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Alexandra's Clock

  • Diameter: 11m
  • Minute Hand: 5.6m including the counterweight.
  • Hour Hand: 4m including the counterweight.
  • Weight: Each hand weighs approximately 270kg. The driving mechanism weighs approximately 760kg.
  • Mechanism: Reduction gearboxes powered by one 3/4 hp synchronous motor.
  • Lighting: 150 torch bulbs, powered by a reduction transformer.
  • Structure: Six vertical steel columns averaging 7.3m in length, supported on concrete foundations, fastened into the rock face with steel supports.
  • Location: On the Knobbies Range to the east of Alexandra.
  • Height Above Sea Level: 200m.

The Beginning

The idea of a clock on the hill was first suggested by Alexandra Jaycee Inc. in June 1966. Many different ideas were investigated. Various firms throughout New Zealand were approached and asked to submit designs and prices. Prices obtained for the construction ranged from $2,200 to $12,170. A Dunedin firm of engineers, which had had no previous experience in clock making, were finally given the task of designing and supplying the driving mechanism for the clock. In April 1967 the Jaycees disclosed their plans to the public of Alexandra. A full size mock-up was placed on the site, and six weeks allowed to gauge local reaction. Such a large scale project could not be undertaken without the full support of the people of the town. As there was much opposition to the original scheme, a poll was held, revealing that over 90% of the people were in favour of the clock.

Work on the Clock

The clock mechanism was ordered in February 1968. The clock face and supporting structure were designed by an engineer in the Jaycee Chapter. All construction work was carried out by members. A total of 1264 man hours were involved in the construction of the clock, on 42 separate working occasions. One of the main difficulties was the inaccessibility of the site. This was overcome by erecting a 30.5m rail line down the face of the cliff. Most of the steel and concrete used on the site, as well as the clock mechanism which weighed 760kg, went down this rail before being winched into position. Most of the work on this project involved the construction of the clock structure. A wide range of tasks had to be done, including trench digging for electrical cables, laying concrete for foundations, welding and painting. This last aspect was very important, as the steel uprights had to be painted in such a way that they became completely camouflaged against the rock face. Work began in earnest in June 1968. Within five months - by the end of November 1968 - the clock was finished. After three weeks of testing, it was officially started by the Mayor of Alexandra, Mr K W Blackmore, at noon, 14 December, 1968.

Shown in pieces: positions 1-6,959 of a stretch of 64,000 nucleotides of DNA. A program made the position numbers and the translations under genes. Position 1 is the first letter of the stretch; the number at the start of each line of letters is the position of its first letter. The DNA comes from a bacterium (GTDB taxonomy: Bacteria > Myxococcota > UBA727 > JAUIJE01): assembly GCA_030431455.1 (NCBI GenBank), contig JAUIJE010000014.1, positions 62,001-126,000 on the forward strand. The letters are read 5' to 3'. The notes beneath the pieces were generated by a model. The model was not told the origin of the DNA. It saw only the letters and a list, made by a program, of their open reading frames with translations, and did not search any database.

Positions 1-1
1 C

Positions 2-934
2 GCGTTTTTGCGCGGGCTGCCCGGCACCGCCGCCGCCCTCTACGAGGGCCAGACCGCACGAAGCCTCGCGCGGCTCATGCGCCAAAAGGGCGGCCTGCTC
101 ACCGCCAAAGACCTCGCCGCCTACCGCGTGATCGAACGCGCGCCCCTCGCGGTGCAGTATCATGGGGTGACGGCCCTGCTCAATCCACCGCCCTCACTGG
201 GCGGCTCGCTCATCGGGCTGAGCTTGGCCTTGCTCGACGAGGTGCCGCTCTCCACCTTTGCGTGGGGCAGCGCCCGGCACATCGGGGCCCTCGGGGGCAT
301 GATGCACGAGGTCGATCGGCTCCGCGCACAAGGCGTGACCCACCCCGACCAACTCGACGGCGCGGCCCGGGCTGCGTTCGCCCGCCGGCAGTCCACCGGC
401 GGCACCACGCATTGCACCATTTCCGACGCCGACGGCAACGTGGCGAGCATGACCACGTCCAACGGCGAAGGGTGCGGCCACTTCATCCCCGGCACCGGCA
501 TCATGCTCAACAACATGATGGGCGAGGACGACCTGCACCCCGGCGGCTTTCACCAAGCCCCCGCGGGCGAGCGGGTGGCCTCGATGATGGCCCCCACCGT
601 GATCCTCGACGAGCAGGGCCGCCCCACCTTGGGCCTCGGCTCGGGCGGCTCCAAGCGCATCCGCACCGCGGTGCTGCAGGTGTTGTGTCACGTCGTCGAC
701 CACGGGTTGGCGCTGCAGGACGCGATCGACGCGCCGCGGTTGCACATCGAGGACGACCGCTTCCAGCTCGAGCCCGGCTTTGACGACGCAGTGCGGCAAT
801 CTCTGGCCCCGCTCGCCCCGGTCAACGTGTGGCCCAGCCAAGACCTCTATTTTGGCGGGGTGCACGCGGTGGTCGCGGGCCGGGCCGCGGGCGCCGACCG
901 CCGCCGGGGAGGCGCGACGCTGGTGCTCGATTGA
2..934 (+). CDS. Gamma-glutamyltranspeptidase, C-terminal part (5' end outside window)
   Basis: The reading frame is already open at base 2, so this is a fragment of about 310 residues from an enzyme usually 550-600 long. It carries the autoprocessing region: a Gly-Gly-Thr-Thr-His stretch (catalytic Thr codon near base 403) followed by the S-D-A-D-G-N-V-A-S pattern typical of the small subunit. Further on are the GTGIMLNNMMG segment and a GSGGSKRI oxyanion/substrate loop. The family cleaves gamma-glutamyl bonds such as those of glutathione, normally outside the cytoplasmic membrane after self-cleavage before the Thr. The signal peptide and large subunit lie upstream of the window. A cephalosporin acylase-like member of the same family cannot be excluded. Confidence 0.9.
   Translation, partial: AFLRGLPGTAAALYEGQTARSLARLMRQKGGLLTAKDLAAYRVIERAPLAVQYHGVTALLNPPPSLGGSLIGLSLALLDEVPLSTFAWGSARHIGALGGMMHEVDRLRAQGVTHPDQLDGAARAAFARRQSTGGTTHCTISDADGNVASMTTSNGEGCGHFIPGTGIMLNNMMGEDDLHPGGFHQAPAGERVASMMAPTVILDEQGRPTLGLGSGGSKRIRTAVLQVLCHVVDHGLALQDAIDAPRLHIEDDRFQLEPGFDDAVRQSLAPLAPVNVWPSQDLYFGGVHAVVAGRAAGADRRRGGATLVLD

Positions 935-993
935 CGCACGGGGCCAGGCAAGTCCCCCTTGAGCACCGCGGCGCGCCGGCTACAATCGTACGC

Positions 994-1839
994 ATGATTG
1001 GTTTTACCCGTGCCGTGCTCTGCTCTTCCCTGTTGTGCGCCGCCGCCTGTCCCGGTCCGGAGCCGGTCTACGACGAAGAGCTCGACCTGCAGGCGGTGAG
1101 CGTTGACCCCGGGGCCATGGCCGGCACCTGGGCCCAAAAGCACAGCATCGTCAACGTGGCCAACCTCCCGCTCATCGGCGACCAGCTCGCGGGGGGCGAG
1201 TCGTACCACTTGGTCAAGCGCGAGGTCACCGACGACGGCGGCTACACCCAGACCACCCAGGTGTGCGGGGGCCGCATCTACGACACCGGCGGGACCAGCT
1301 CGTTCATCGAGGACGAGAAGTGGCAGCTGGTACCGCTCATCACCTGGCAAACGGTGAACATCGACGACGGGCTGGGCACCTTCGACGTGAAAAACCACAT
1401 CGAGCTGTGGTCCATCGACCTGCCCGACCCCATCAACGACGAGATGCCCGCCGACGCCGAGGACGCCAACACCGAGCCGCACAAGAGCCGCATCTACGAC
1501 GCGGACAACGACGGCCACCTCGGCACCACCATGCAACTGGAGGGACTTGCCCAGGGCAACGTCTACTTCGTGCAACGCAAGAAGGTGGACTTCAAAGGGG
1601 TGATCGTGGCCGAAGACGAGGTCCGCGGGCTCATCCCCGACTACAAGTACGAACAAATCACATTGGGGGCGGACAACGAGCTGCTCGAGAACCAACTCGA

Mechanism and accessories including foundations, steel markers, electrical connection, painting, sundry, totalled $2,996.

Driving Mechanism

The clock is electrically operated. The hands, which are cantilevered to withstand gusts of wind up to 130kph, are attached to coaxial shafts. These are driven continuously through reduction gears by a 3/4HP synchronous motor. A second motor and clutch provided in the gear train enable the hands to be altered should any adjustment be necessary because of power failure.


Very early in the planning stages it was decided that the clock was to be illuminated. None of the firms approached in New Zealand could satisfactorily provide, and guarantee, effective lighting of the clock. Indirect lighting in the form of ultra-violet lamps was considered, but was not practical. Direct lighting with spotlights shining on the face would not work because of the shadows that were cast. It was left to the initiative and inventiveness of a member to provide a strikingly effective, simple, and inexpensive solution to the problem. Ordinary torch bulbs, 150 in all, were used, especially set into the hands and markers. All the designing, wiring and installation was arranged and supervised by this member. The end result is so striking that the clock can be read clearly up to five miles away

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